This Oct. 1, 2013 photo showing Roosevelt High School students Carlos Espinoza and Maria Aguilera talk during an interview in Los Angeles. They were among two of the Los Angeles Unified School District’s 650,000 students to receive iPads under a district plan to supply every student and teacher with one of the tablets by next year. Espinoza says he quickly cracked the iPad’s security settings and used it to go on Facebook. Aguilera says district officials shouldn’t have been surprised that hundreds of high school students would do that. (AP Photo/John Rogers)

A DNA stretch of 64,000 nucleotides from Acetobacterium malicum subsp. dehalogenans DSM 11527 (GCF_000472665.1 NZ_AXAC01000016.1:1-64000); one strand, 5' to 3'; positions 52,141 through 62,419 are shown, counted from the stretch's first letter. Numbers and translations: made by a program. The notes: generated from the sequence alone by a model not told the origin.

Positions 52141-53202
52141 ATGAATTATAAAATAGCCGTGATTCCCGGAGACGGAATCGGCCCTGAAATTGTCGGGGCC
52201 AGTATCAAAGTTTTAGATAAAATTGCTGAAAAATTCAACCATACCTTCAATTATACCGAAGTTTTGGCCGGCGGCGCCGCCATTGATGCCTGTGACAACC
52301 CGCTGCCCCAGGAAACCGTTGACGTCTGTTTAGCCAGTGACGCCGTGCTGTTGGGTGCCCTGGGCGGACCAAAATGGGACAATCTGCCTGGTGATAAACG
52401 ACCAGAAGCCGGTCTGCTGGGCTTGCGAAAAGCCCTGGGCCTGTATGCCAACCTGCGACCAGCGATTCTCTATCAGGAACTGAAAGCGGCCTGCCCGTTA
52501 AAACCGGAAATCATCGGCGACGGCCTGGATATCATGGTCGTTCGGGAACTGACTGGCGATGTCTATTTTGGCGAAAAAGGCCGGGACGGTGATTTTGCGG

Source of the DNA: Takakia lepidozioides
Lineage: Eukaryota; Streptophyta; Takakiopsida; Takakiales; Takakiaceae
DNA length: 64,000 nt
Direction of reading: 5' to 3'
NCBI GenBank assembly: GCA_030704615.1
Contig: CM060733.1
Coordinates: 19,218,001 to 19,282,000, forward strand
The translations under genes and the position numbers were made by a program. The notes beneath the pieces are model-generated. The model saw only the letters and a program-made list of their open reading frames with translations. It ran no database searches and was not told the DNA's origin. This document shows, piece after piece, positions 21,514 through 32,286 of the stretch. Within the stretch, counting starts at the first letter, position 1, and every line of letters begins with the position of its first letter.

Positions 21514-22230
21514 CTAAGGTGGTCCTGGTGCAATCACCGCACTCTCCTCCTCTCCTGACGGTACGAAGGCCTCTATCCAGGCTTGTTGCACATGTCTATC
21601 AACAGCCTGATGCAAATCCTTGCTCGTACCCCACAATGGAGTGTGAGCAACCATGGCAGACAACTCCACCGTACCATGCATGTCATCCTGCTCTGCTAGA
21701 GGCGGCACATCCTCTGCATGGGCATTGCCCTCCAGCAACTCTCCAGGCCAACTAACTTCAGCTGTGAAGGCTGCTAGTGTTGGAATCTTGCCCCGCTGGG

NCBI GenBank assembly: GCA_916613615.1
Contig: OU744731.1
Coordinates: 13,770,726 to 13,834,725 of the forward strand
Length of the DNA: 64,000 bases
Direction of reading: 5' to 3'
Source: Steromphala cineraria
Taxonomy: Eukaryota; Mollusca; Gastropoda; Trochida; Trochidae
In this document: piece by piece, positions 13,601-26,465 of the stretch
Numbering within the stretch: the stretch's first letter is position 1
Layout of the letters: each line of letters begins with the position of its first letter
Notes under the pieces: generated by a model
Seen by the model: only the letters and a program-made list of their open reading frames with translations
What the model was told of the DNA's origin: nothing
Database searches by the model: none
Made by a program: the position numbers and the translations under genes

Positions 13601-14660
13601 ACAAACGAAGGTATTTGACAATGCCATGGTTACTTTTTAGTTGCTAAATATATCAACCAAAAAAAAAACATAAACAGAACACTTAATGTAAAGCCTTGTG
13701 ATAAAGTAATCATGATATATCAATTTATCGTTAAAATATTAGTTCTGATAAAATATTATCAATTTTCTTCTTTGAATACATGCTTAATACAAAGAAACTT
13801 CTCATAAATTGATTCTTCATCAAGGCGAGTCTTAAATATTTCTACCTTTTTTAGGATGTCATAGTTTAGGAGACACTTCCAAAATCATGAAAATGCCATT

LOS ANGELES (AP) — Education officials in the nation’s second-largest school district are working to reboot a $1 billion plan to put an iPad in the hands of each of their 650,000 students after an embarrassing glitch emerged when the first round of tablets went out.
Instead of solving math problems or doing English homework, as administrators envisioned, more than 300 Los Angeles Unified School District students promptly cracked the security settings and started tweeting, posting to Facebook and playing video games.
“‘Temple Run.’ ‘Subway Surfing.’ Oh, and some car racing game I can’t remember the name of,” said freshman Stephany Romero, laughing as she described the games she saw fellow Roosevelt High School students playing in Login to read more